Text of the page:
ALS Head Support

ALS Head Support – Helping Functional Head Motion in Patients With Amyotrophic Lateral Sclerosis

A method for ALS head support is important to facilitate the negative effects of head drop syndrome that may be seen in cases of Amyotrophic Lateral Sclerosis (ALS) or motor neuron disease (MND). Although it is not the most common cause of dropped head syndrome, it can be an ominous ALS symptom that can complicate problems with breathing, swallowing and communication.

als head supportThe consequences of this symptom are significant difficulties in doing daily living activities. As a neurodegenerative disease, it affects both upper and lower motor neurons (brain and spinal cord) which may lead to progressive muscular atrophy and eventually death.

As an early ALS symptom, it may originate in the medial zone of cervical cords.[1] and is unfortunately associated with poor survival time.[2] Dropped head syndrome is a vital clinical sign and often occurs as one of the early ALS symptoms within the first year or two after the onset.[3]

A head support is used in effort to maximize quality of life and minimize morbidity as a main aim in the care of amyotrophic lateral sclerosis patients. The need for specialists in multidisciplinary and palliative care throughout the course of the disease should not be minimized and can improve prognosis.[4]

A head support in ALS should be employed according to a biomechanical approach to particular neck movements, which is usually quantified by lower velocity and smoothness of motion as well as an increase in movement coupling; undesired out of plane secondary motions associated with the intended primary motion. Therefore, with side bending of the neck, there is significant unwanted rotation coupling beyond normal ranges, which makes bending the head more difficult.[5]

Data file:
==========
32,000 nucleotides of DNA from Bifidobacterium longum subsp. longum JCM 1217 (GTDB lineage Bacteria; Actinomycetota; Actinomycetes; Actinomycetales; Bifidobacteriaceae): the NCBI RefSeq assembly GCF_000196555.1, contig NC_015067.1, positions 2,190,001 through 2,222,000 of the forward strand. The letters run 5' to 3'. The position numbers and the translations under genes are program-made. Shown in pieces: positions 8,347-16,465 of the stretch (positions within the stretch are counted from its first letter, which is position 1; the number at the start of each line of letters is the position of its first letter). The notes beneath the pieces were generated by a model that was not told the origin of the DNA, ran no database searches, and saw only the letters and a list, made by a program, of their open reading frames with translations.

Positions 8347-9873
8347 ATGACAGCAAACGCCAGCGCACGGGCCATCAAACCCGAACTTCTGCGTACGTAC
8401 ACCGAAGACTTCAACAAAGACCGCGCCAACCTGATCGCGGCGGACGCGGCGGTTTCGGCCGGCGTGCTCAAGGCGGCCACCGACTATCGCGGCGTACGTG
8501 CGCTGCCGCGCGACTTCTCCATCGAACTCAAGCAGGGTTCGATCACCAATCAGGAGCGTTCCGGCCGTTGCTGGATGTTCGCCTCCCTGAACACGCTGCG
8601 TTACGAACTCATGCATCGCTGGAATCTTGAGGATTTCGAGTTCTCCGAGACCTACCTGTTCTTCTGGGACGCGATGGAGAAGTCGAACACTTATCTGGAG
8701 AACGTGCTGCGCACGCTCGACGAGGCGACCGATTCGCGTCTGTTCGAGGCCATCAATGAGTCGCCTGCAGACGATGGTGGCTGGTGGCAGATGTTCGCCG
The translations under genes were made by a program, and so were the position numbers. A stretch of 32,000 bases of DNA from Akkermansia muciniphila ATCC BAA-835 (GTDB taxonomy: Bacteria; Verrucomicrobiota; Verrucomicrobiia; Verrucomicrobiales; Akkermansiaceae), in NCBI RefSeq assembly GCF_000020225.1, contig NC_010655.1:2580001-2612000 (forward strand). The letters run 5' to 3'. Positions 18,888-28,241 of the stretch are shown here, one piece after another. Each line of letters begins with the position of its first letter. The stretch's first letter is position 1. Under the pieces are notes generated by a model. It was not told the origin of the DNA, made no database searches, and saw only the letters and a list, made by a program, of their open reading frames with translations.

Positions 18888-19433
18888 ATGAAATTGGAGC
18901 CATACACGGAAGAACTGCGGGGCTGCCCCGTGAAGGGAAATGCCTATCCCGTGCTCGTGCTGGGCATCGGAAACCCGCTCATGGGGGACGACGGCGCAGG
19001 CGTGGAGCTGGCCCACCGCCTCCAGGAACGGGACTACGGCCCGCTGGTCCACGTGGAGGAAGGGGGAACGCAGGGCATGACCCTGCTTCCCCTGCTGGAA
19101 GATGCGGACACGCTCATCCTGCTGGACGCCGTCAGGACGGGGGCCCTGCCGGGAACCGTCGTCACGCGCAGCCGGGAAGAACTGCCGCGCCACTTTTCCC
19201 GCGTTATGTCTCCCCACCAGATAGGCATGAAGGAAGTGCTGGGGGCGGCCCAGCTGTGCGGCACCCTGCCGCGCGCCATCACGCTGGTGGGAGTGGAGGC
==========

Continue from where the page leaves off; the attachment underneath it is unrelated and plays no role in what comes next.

headmaster collar head support

ALS patients experiencing neck weakness are often advised to wear a cervical orthosis like the Headmaster Collar to ease discomfort, increase ability to perform daily activities, and improve their posture. Accordingly, the collar has available supports that can be positioned selectively for increased biomechanical advantage, thus adapting to particular needs for both comfort and support. This also has the advantage of altering both number and type of supports applied, so a better level of support is offered during the disease progression.

As an ALS head support, the Headmaster Collar has been successfully used for over 30 years. Of particular note is the lightweight and breathable construction affording stable head support. The accessories like the extension pads are able to be placed together as well as individually in lateral and posterior positions offering selective fortification in support and assistance with motion.

Along with the extension pads are the anterior support to increase resistance to head drop, and the neck pad for customizable increase in posterior collar comfort and a milder level of support. The entire system permits a satisfactory range of motion where needed, flexibility of use, good appearance and comfort, with the ability to offer support and assistance for selective head motions without limiting others. Configurations range from minimally restrictive (collar only) to a more highly supportive headmaster collar setting.